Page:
Anatomy of the Eye
Anterior chamber. The front section of the eye's interior where aqueous humor flows in and out, providing nourishment to the eye.
Aqueous humor. The clear watery fluid in the front of the eyeball.
Blood vessels. Tubes (arteries and veins) that carry blood to and from the eye.
Caruncle. A small, red portion of the corner of the eye that contains modified sebaceous and sweat glands.
Choroid. The thin, blood-rich membrane that lies between the retina and the sclera and is responsible for supplying blood to the outer portion of the retina.
Ciliary body. The part of the eye that produces aqueous humor.
Cornea. The clear, dome-shaped surface that covers the front of the eye.
Iris. The colored part of the eye. The iris is partly responsible for regulating the amount of light permitted to enter the eye.
Lens (also called crystalline lens). The transparent structure inside the eye that focuses light rays onto the retina.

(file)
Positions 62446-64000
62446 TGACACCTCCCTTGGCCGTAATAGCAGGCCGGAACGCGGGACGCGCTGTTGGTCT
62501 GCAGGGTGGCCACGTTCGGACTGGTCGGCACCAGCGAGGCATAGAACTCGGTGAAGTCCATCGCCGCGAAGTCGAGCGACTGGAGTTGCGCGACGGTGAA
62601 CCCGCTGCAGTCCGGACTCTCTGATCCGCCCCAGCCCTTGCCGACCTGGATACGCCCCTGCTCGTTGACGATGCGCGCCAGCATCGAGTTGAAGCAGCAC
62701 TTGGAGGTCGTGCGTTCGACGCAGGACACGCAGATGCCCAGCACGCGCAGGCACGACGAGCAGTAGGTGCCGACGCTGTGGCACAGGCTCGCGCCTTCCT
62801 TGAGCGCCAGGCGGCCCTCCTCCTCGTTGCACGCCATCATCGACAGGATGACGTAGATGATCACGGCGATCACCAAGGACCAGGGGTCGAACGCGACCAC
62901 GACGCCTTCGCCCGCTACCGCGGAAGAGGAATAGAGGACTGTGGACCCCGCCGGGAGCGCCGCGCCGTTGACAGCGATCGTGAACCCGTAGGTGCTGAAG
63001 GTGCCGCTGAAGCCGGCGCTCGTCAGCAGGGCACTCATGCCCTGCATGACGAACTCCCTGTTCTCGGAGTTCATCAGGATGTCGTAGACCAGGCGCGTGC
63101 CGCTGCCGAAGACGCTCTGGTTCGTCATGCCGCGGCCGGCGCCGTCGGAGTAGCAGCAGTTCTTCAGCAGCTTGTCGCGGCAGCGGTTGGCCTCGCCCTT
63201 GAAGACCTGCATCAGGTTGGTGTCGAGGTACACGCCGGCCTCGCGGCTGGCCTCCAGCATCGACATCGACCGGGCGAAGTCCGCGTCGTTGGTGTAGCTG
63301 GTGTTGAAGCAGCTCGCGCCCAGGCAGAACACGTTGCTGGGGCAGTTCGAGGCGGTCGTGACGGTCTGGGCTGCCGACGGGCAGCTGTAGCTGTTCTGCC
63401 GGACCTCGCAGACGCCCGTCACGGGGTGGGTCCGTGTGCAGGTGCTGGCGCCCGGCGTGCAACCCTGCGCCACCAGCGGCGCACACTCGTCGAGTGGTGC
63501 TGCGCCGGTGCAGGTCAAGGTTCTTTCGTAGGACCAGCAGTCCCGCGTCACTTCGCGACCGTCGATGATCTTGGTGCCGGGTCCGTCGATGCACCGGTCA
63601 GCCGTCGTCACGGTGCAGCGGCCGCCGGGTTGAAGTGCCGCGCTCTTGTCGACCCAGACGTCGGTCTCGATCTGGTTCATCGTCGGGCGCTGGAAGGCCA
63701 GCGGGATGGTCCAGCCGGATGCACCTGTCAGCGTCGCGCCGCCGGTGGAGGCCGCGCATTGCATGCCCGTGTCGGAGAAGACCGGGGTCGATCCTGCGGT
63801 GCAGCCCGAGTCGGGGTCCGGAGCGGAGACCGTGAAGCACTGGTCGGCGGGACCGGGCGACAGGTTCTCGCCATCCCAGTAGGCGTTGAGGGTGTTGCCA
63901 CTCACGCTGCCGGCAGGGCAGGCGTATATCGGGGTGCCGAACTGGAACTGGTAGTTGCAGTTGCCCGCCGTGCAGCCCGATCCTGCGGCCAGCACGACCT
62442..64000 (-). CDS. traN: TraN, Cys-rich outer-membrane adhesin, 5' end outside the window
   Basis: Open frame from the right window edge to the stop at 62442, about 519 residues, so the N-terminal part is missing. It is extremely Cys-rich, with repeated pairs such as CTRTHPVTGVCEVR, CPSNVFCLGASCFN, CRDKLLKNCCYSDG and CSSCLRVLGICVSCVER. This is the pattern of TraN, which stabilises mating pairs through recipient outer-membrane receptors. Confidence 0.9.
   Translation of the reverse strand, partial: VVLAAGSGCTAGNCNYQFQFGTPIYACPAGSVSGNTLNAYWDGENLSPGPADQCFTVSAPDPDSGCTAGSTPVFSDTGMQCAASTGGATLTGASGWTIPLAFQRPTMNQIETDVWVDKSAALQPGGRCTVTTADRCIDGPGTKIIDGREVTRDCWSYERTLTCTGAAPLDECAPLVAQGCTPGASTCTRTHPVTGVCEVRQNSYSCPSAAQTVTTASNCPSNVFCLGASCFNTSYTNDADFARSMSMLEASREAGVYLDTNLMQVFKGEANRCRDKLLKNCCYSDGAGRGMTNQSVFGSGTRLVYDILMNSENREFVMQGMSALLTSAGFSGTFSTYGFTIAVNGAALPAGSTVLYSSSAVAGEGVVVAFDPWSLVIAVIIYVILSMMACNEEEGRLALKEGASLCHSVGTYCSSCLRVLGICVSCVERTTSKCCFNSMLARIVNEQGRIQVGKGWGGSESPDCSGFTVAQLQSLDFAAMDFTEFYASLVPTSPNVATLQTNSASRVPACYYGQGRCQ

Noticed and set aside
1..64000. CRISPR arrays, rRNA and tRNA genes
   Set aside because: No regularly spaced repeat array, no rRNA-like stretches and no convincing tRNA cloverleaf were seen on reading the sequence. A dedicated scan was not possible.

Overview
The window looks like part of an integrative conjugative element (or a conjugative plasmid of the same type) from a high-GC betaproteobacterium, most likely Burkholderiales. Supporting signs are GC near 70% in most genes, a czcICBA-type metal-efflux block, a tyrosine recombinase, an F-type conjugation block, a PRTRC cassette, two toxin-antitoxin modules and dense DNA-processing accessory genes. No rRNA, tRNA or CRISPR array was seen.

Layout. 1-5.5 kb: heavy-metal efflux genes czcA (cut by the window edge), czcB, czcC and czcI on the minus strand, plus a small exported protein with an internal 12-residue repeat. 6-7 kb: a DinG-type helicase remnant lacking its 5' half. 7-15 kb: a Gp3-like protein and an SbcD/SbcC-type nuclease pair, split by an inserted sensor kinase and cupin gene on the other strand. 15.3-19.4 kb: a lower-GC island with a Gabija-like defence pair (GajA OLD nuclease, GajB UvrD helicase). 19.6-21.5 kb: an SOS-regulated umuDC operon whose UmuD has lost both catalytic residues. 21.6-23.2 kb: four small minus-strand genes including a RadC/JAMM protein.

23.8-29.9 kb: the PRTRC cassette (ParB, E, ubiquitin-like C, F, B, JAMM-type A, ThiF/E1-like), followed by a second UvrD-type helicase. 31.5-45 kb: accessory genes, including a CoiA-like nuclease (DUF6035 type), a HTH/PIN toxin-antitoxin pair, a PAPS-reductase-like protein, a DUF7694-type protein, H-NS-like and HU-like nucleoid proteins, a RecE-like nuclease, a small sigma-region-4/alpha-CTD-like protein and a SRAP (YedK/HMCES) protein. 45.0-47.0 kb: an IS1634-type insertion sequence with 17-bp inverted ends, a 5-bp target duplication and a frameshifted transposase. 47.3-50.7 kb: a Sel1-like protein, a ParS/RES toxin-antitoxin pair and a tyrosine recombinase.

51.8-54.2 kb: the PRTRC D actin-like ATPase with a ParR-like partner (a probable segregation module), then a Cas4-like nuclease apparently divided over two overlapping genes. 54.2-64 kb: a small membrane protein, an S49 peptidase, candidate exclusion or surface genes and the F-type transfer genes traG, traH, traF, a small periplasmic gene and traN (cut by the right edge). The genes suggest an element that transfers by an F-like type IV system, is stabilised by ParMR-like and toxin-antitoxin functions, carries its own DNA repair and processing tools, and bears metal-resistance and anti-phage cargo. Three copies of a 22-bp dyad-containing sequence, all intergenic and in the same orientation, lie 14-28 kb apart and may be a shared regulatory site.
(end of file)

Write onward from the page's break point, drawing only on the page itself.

Lower eyelid. Skin that covers the lower part of the eyeball, including the cornea, when closed.
Macula. The central portion of the retina that allows us to see fine details.
Optic nerve. A bundle of nerve fibers that connect the retina with the brain. The optic nerve carries signals of light, dark, and colors to a part of the brain called the visual cortex, which assembles the signals into images and produces vision.
Posterior chamber. The back part of the eye's interior.
Pupil. The opening in the middle of the iris through which light passes to the back of the eye.
Retina. The light-sensitive nerve layer that lines the inside of the back of the eye. The retina senses light and creates impulses that are sent through the optic nerve to the brain.
Sclera. The white visible portion of the eyeball. The muscles that move the eyeball are attached to the sclera.
Suspensory ligament of lens. A series of fibers that connects the ciliary body of the eye with the lens, holding it in place.
Upper eyelid. Skin that covers the upper part of the eyeball, including the cornea, when closed.
Vitreous body. A clear, jelly-like substance that fills the back part of the eye.
Online Medical Reviewer: Fraser, Marianne, MSN, RNHaupert, Christopher L., MD
Date Last Reviewed: 10/1/2017
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